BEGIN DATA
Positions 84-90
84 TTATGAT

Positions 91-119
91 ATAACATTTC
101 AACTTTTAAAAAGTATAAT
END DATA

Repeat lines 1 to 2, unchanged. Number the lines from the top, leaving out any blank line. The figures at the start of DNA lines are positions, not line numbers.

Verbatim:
Positions 84-90
84 TTATGAT